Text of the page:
Fraternity convention brings acts of service to Charlotte area


Three thousand African-American men from around the world gathered at the Charlotte Convention Center Saturday, intent on making a difference in the city over the weekend.

Such acts of kindness are a tradition at annual meetings of Alpha Phi Alpha, which is holding its five-day convention through Sunday at the Charlotte Convention Center. Alpha Phi Alpha is the world’s oldest intercollegiate fraternity founded by African-American men, and was founded 109 years ago.

This marked the first time the organization has met in Charlotte, officials said.

Included among their activities: A massive blood drive and a health fair to raise awareness of the impact chronic health issues have on the lives and economic stability of African-American men. In the two previous days, the fraternity staged a voter registration drive and collected enough school supplies to help 1,000 Charlotte Mecklenburg Schools at-risk students start school with everything they need.

Members of Alpha Phi Alpha – called “Alpha Men” – can be found across four continents among their most famous alumni are Dr. Martin Luther King Jr., Thurgood Marshall Jr. and Cornel West.

The fraternity’s gathering in Charlotte was expected to pump $5 million into the local economy, officials said.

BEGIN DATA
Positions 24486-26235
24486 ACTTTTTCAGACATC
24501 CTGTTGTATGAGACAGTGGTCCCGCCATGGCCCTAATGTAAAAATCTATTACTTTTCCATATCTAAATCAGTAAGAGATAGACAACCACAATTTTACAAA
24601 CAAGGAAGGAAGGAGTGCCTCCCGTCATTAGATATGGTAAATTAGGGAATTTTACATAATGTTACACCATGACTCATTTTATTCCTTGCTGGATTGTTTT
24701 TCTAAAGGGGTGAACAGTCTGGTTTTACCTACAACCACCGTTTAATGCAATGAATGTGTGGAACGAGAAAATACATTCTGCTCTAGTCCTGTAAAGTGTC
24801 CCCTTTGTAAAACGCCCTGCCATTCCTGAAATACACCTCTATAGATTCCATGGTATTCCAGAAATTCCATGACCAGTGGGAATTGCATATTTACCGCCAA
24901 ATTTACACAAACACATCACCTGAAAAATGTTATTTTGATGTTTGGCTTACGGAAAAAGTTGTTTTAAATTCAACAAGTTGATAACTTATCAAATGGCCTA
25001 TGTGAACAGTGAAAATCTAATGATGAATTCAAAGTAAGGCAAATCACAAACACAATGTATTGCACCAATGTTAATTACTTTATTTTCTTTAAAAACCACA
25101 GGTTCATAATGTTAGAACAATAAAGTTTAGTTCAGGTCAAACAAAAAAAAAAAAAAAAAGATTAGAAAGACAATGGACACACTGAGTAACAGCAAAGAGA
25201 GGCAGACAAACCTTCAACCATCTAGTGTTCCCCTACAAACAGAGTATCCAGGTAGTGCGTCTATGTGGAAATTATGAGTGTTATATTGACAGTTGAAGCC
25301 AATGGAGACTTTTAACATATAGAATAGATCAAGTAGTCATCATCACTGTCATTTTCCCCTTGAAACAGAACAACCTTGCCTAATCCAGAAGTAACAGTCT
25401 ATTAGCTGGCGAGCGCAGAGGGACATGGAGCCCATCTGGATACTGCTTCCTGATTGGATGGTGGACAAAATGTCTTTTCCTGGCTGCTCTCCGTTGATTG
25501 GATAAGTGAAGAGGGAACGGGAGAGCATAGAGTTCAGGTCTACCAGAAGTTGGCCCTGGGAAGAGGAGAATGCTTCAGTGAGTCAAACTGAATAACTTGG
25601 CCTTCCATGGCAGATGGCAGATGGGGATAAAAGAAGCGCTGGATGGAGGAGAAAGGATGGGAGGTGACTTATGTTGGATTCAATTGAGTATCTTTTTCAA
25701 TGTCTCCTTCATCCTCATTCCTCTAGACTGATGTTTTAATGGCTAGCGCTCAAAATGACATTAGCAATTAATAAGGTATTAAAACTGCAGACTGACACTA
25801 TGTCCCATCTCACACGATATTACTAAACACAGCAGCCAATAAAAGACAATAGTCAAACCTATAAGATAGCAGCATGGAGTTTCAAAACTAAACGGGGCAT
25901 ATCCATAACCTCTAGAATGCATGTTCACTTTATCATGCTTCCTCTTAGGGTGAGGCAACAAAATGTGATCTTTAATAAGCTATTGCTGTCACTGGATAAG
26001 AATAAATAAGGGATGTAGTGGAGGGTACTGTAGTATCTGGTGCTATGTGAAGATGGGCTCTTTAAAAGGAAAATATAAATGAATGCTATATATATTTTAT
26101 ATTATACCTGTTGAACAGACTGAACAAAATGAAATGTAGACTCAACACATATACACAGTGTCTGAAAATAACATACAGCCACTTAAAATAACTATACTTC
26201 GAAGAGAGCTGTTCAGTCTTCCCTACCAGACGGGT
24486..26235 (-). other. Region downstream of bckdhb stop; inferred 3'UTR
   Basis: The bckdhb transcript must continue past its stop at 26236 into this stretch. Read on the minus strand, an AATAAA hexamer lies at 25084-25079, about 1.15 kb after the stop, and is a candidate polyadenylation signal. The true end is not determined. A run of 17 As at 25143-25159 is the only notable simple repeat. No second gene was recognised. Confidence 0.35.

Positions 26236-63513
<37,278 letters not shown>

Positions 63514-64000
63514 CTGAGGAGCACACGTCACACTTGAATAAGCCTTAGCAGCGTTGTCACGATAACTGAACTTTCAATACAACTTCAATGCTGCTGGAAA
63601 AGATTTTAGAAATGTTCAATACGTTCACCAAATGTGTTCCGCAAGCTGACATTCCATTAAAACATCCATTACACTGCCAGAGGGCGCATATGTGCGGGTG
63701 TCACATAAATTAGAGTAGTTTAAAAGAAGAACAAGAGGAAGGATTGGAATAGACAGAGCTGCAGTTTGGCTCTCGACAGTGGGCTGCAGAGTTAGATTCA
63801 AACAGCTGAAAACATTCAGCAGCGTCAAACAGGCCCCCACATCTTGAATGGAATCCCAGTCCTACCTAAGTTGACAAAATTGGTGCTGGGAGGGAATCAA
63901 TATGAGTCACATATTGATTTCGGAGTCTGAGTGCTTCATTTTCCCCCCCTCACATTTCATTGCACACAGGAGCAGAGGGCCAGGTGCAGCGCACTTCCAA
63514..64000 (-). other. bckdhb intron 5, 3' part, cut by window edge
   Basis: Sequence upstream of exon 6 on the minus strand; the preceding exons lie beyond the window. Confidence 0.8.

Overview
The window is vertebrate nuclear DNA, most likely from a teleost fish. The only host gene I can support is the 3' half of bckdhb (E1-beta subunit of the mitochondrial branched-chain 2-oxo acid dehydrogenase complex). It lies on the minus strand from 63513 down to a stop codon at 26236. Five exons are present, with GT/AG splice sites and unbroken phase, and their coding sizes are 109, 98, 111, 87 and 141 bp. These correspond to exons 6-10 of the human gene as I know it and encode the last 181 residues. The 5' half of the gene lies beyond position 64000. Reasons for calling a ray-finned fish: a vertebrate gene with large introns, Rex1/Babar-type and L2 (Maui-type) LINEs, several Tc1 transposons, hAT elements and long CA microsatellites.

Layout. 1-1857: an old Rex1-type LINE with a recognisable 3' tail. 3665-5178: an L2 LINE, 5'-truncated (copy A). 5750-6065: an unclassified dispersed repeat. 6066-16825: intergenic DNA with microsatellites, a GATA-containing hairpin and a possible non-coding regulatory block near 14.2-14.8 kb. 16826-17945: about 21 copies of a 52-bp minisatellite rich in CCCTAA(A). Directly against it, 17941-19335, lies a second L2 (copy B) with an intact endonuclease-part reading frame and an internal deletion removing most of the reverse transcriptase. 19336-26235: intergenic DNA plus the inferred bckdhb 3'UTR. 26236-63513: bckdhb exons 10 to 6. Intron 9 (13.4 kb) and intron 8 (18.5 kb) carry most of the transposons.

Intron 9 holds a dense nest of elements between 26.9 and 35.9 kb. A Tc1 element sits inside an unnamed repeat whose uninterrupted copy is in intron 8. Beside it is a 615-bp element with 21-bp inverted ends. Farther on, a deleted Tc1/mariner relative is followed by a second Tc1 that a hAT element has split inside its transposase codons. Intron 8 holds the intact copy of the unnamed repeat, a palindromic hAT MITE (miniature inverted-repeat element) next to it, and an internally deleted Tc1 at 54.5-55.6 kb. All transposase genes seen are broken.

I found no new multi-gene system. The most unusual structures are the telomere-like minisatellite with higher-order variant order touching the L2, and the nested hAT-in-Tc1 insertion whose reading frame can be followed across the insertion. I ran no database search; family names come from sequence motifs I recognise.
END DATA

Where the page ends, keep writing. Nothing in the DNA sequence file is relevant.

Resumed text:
“We are everywhere,” joked Charlottean and fraternity member Kevin Price, who works with Novant Health. He helped arrange the health fair.

“We are an organization of African-American men and African-American men lead in all the wrong areas, as far as hypertension, diabetes, obesity,” said Price. “And as the primary providers for our families, we’ve got to a better job of taking care of our health.”

Among those who answered the fraternity’s call for community service was fraternity member Montae Monroe, 46, a member of the Charlotte chapter, Beta Nu Lambda. He gave blood and walked the convention center floors to raise awareness of Sickle Cell Anemia and ways average people can help those with the disorder.

He youngest son, age 16, is among those who have been diagnosed with Sickle Cell, which causes the teen to experience periods of chronic pain.

“As members of this fraternity, we are to serve as models of service for the community,” Monroe said. “In my case, that service hits a little closer to home.”

DionTre Speller, 18, was another among the donors.

He lives in Charlotte, attends Central Piedmont Community College and is a Mixed Martial Arts fighter. Speller said he came Saturday at the urging of his older brother, J.T. Speller, whose girl friend has Sickle Cell.

“If you saw a way to help save someone’s life, wouldn’t you take it?” DionTre Speller said. “I come from a family that has been in some tough spots, and my brother and I want to help other people in tough spots.”